Remote and Rural Area Connectivity Challenges and Solutions
Wednesday 30 September 2020 at 5:00-6:30 PM (Helsinki, UTC/GMT +03:00, CET +01:00)
The third webinar in the 6G Research Visions Webinar Series on 30 September 2020 presents key findings by the Expert Group that prepared the 6G White Paper on Connectivity for Remote Areas. In the 90-minute webinar, representatives of the group give talks on regulatory challenges, spectrum matters and wireless backhaul solutions for remote area connectivity.
The webinar is moderated by Dr. Harri Saarnisaari from University of Oulu who led the Expert Group.
Expert Group representatives, presenting some of the group’s key discoveries, include Alok Pandey, Indian Institute of Technology (IIT), India; Brejesh Lall, Indian Institute of Technology, India; Mohamed-Slim Alouini, King Abdullah University of Science and Technology (KAUST), Saudi Arabia; Abdelaali Chaoub, National Institute of Posts and Telecommunications (INPT), Morocco; and Adrian Kliks, Poznan University of Technology, Poland.
After the talks, a minimum of 30 minutes is reserved for discussion on remote area connectivity. A recorded video of the webinar will be openly available after the event.
Harri Saarnisaari received his Ph.D degree from the University of Oulu in 2000, where he has been with Centre for Wireless Communications since 1994. He is currently a university researcher and his current research interest include remote area connectivity, especially in the Arctic areas. He led the 6G white paper writing group about “remote area connectivity” during 2020.
Alok Pandey (Colonel) is an Indian Army Veteran from the Corps of Signals. A technocrat at heart, his areas of interest include Telecom, IT, Cyber Security and associated Public Policy. He has been a Joint Advisor with the Telecom Regulatory Authority of India. He is currently researching in the field of Regulatory Challenges for Emerging Telecom Technologies.
Mohamed-Slim Alouini was born in Tunis, Tunisia. He received the Ph.D. degree in Electrical Engineering from the California Institute of Technology (Caltech), Pasadena, CA, USA, in 1998. He served as a faculty member in the University of Minnesota, Minneapolis, MN, USA, then in the Texas A&M University at Qatar, Education City, Doha, Qatar before joining King Abdullah University of Science and Technology (KAUST), Thuwal, Makkah Province, Saudi Arabia as a Professor of Electrical Engineering in 2009.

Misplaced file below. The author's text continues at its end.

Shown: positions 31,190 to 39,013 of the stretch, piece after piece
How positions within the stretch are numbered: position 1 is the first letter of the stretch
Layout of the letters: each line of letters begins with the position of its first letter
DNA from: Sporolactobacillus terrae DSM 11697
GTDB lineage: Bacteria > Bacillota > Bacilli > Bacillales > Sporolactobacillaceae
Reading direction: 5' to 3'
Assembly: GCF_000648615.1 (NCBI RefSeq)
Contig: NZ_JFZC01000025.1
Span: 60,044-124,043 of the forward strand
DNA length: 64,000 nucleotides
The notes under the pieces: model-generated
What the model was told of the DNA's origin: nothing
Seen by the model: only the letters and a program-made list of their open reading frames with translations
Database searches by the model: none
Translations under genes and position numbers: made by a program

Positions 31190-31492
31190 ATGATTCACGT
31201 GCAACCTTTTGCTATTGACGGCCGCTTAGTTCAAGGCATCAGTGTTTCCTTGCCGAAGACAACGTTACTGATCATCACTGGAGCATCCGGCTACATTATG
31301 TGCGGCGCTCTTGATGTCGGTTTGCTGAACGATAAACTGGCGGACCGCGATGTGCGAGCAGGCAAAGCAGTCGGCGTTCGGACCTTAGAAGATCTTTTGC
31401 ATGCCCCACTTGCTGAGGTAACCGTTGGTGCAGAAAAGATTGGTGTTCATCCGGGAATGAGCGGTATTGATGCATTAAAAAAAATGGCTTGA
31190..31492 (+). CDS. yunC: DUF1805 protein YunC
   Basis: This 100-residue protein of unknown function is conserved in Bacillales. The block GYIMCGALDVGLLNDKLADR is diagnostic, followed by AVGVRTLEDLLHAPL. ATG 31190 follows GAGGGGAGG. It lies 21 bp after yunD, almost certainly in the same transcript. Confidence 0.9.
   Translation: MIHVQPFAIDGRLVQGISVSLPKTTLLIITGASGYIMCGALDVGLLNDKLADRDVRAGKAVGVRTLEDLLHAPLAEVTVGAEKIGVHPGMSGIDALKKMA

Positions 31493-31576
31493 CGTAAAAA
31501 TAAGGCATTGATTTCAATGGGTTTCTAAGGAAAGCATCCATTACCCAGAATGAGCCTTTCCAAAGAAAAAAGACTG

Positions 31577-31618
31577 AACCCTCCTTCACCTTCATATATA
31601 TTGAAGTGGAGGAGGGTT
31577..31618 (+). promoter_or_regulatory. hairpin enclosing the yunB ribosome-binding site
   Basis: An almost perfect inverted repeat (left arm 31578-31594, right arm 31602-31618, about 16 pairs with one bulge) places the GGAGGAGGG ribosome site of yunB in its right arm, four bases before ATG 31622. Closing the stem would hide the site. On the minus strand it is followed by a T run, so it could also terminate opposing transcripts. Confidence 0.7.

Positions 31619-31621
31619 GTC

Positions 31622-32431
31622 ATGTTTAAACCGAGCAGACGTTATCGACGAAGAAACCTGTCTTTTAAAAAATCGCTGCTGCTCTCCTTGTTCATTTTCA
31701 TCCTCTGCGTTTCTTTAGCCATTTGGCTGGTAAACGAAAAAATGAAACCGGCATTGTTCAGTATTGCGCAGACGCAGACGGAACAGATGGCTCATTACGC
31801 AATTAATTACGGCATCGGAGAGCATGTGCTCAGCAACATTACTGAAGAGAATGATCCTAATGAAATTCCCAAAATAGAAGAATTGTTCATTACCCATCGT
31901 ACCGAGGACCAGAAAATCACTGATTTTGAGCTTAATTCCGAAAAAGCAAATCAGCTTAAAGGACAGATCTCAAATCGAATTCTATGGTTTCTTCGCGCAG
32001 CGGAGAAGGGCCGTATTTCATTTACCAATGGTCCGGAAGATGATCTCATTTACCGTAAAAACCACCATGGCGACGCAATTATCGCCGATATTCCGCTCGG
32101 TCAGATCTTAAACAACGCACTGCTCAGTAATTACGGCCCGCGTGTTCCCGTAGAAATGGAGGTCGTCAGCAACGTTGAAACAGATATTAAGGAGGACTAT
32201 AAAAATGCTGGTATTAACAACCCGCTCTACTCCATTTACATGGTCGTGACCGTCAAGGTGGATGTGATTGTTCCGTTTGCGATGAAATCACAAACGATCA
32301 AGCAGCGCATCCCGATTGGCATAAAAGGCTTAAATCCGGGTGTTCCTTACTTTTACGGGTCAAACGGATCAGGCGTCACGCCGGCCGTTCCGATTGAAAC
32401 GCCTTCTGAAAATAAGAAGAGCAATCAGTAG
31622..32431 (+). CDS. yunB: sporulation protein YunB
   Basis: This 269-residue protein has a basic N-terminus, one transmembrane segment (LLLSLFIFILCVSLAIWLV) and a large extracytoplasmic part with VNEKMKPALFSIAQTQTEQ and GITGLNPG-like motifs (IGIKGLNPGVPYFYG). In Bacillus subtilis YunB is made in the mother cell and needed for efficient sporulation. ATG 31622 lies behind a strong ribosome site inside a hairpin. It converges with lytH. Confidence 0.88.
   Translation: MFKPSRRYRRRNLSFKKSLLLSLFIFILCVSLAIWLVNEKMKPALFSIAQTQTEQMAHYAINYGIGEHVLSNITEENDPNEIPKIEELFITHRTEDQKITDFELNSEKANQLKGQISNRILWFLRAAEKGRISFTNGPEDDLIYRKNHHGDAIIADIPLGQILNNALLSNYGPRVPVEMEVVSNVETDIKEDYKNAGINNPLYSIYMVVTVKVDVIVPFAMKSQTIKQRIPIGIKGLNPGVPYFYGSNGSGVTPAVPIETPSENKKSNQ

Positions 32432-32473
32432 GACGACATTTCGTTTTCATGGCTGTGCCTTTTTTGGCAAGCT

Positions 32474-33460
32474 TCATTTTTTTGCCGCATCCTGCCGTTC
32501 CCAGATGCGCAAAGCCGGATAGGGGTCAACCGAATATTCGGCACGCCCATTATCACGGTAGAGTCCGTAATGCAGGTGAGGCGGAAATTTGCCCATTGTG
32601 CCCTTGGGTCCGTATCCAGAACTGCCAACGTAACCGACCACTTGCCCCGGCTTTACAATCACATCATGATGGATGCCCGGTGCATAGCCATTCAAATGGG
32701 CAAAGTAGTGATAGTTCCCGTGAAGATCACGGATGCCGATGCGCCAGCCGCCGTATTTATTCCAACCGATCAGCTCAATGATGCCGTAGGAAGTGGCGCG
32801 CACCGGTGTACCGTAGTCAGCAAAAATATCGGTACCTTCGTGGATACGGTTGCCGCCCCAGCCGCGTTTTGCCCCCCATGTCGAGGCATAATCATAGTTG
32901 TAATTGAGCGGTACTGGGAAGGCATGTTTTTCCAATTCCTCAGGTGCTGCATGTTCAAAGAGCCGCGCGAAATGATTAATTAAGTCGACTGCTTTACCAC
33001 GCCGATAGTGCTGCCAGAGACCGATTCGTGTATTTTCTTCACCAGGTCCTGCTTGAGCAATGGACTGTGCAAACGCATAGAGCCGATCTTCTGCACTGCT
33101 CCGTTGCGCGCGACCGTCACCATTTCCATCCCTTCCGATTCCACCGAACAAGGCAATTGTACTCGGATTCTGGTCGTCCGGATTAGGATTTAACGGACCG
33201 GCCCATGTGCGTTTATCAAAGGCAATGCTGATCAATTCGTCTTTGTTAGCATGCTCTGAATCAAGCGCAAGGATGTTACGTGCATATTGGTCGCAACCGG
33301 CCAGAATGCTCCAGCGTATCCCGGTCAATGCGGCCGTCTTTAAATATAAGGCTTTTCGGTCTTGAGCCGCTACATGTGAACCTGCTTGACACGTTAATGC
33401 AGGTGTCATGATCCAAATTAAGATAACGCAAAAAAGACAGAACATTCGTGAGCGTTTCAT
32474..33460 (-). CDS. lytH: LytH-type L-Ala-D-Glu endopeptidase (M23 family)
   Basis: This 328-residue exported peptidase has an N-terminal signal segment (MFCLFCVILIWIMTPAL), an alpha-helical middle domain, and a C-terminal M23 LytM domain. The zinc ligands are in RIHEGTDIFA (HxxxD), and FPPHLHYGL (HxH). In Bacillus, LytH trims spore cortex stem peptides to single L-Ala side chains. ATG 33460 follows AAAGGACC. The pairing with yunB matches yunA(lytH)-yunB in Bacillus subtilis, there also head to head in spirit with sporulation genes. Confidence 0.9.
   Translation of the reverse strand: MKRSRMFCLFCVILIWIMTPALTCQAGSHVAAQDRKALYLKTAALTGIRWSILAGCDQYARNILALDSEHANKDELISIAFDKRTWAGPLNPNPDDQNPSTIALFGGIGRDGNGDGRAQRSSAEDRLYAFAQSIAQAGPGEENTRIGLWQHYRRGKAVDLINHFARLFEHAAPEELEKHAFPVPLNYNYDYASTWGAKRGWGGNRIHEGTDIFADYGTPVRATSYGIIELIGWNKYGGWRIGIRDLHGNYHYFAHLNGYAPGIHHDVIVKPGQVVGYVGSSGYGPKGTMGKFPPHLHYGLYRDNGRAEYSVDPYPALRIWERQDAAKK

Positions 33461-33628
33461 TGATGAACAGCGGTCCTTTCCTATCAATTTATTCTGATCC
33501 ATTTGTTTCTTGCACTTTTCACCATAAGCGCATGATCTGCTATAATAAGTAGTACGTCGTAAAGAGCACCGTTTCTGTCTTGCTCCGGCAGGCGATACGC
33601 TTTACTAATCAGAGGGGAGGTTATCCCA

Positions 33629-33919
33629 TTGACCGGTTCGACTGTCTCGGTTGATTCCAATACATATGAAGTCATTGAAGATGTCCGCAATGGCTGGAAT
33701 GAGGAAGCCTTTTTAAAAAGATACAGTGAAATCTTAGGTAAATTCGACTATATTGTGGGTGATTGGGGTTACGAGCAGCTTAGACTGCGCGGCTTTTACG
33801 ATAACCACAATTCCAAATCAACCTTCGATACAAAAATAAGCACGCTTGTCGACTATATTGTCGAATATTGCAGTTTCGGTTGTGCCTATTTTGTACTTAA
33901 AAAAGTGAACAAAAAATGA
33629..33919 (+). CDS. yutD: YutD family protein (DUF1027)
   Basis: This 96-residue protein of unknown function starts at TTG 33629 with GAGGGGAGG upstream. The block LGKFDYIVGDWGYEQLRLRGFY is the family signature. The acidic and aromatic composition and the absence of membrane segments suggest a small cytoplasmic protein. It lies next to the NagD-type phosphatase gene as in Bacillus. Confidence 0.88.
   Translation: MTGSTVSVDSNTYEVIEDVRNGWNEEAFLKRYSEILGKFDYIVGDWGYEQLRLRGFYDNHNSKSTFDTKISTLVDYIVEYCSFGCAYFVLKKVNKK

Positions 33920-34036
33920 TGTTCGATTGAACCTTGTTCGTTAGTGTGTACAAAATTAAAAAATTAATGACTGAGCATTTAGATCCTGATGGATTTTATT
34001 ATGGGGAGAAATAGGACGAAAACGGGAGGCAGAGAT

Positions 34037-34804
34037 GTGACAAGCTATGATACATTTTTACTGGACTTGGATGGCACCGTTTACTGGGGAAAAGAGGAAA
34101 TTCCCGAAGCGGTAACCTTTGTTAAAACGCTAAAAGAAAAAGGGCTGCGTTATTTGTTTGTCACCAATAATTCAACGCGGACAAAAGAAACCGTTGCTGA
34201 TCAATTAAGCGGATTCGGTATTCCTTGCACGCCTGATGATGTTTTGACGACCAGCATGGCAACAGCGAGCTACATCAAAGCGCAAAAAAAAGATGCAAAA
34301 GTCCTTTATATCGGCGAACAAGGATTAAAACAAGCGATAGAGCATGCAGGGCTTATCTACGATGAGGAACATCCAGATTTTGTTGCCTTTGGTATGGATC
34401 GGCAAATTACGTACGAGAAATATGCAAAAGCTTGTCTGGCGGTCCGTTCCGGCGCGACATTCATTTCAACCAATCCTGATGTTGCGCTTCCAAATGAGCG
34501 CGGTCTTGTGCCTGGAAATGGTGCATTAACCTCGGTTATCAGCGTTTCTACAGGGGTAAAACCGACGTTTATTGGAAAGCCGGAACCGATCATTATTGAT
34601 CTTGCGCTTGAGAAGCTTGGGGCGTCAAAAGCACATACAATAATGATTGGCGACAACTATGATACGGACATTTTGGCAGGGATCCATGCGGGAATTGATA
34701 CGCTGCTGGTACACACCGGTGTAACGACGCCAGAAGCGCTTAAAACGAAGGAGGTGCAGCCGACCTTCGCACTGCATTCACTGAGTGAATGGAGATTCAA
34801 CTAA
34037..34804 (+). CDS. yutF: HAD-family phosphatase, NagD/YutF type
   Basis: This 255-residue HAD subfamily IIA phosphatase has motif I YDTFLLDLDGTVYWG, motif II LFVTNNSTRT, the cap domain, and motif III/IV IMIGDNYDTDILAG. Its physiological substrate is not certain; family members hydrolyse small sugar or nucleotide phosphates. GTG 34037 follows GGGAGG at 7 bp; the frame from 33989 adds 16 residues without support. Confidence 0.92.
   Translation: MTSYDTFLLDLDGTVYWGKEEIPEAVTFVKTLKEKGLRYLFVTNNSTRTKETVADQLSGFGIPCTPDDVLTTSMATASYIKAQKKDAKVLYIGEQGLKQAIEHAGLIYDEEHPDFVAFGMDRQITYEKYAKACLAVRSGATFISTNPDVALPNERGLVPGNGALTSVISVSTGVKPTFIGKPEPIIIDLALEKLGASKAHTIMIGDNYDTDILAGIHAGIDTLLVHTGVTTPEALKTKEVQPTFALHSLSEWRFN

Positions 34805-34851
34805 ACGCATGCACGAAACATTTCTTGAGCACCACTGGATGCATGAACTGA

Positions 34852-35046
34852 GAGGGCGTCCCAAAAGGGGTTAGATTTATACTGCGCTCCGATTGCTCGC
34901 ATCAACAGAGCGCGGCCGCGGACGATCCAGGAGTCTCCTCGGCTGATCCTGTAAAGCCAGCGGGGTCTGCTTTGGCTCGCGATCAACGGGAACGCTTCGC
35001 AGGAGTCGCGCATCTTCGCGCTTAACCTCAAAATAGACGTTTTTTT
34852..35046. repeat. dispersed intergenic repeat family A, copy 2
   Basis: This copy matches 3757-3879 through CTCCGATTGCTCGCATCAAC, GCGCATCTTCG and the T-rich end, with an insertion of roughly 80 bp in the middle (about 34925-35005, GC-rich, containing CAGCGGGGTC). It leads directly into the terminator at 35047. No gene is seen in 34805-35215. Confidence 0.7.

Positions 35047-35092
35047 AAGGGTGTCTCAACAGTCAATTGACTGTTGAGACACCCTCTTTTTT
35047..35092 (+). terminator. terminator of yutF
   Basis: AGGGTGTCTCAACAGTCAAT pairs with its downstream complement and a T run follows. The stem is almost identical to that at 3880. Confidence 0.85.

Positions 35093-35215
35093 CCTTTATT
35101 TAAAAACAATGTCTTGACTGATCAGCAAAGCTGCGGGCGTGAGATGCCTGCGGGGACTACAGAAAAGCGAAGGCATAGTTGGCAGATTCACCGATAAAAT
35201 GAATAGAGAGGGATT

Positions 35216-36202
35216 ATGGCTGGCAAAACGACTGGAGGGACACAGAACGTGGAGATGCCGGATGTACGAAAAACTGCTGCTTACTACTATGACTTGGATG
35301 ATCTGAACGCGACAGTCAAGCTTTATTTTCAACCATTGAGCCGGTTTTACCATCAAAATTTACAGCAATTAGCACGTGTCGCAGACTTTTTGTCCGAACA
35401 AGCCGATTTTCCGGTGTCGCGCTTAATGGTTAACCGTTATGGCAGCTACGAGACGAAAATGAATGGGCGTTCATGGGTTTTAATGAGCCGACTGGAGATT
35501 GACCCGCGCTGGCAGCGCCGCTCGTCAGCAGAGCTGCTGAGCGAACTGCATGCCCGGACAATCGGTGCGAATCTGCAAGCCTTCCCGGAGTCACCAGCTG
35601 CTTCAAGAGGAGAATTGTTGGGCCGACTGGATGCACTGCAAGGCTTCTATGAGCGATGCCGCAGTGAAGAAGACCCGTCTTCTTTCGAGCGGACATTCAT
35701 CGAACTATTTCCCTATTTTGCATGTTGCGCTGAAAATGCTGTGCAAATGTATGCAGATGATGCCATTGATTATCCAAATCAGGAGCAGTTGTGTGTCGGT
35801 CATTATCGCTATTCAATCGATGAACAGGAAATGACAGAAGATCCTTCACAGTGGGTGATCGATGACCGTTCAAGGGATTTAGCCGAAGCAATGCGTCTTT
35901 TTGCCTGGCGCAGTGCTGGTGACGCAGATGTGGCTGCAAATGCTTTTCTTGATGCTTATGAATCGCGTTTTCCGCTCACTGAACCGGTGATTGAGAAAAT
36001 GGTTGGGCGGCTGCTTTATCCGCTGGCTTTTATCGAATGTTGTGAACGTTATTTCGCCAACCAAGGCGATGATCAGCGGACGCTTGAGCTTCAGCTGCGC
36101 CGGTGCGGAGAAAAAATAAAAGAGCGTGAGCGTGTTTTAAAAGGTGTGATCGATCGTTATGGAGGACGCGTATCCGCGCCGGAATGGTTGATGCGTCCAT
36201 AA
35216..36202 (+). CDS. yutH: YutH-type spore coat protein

Brejesh Lall received his Ph.D degree from Indian Institute of Technology Delhi in 1999. Earlier, he received his bachelors and masters degree in Electronics and Communications from Delhi College of Engineering in 1991 and 1992 respectively. He is currently a Professor in the department of Electrical Engineering at Indian Institute of Technology Delhi. Previously, he served in the Digital Signal Processing Group of Hughes Software Systems for 8 years. His research interests lie in the areas of signal processing and machine learning. He has extensively applied signal processing / machine learning techniques to applications in the broad areas of telecommunications and computer vision.
Abdelaali CHAOUB is an Associate Professor, working at the National Institute of Posts and Telecommunications (INPT) at Rabat (Morocco) since 2015. His research interests are related to spectrum sharing for 5G/B5G networks, cognitive radio networks, smart grids connectivity, cooperative communications in wireless networks, and multimedia content delivery. He is a paper reviewer for several leading international journals and conferences. He has an interdisciplinary background through work experience both in academia and industry as a senior VoIP solutions consultant at Alcatel-Lucent (from 2007 to 2015).
Adrian Kliks is an associate professor at Poznan University of Technology’s Institute of Radiocommunications, Poland, and he is a cofounder and board member of RIMEDO Labs company. His research interests include new waveforms for wireless systems applying either non-orthogonal or non-contiguous multicarrier schemes, cognitive radio, advanced spectrum management, deployment and resource management in small cells, and network virtualization.
Digital divide is increasing, and it is most emphasised in rural and remote areas.
The solution must be affordable and provide sufficient data rate and availability. Furthermore, it should be easy to use and adaptable to different cultures.
6G could be the first mobile connectivity generation that aims for closing the digital divide. To do so, it needs to concentrate on requirements and challenges in rural and remote areas from the beginning of the design cycle.
Affordable and sufficient service (data rate and availability) solutions do not call just for technical solutions but also for novel regulation and cooperation between various stakeholders (we do not mention financing challenges).
Technically, it uses mobile cellular (or alike) solutions in places where people live and work (digital oases as we call them) and various backhaul solutions including large cells, relay technology and satellite technology. All solutions should target for affordability and sufficient service, which might differ from targets set for new high data rate solutions for urban, high population areas.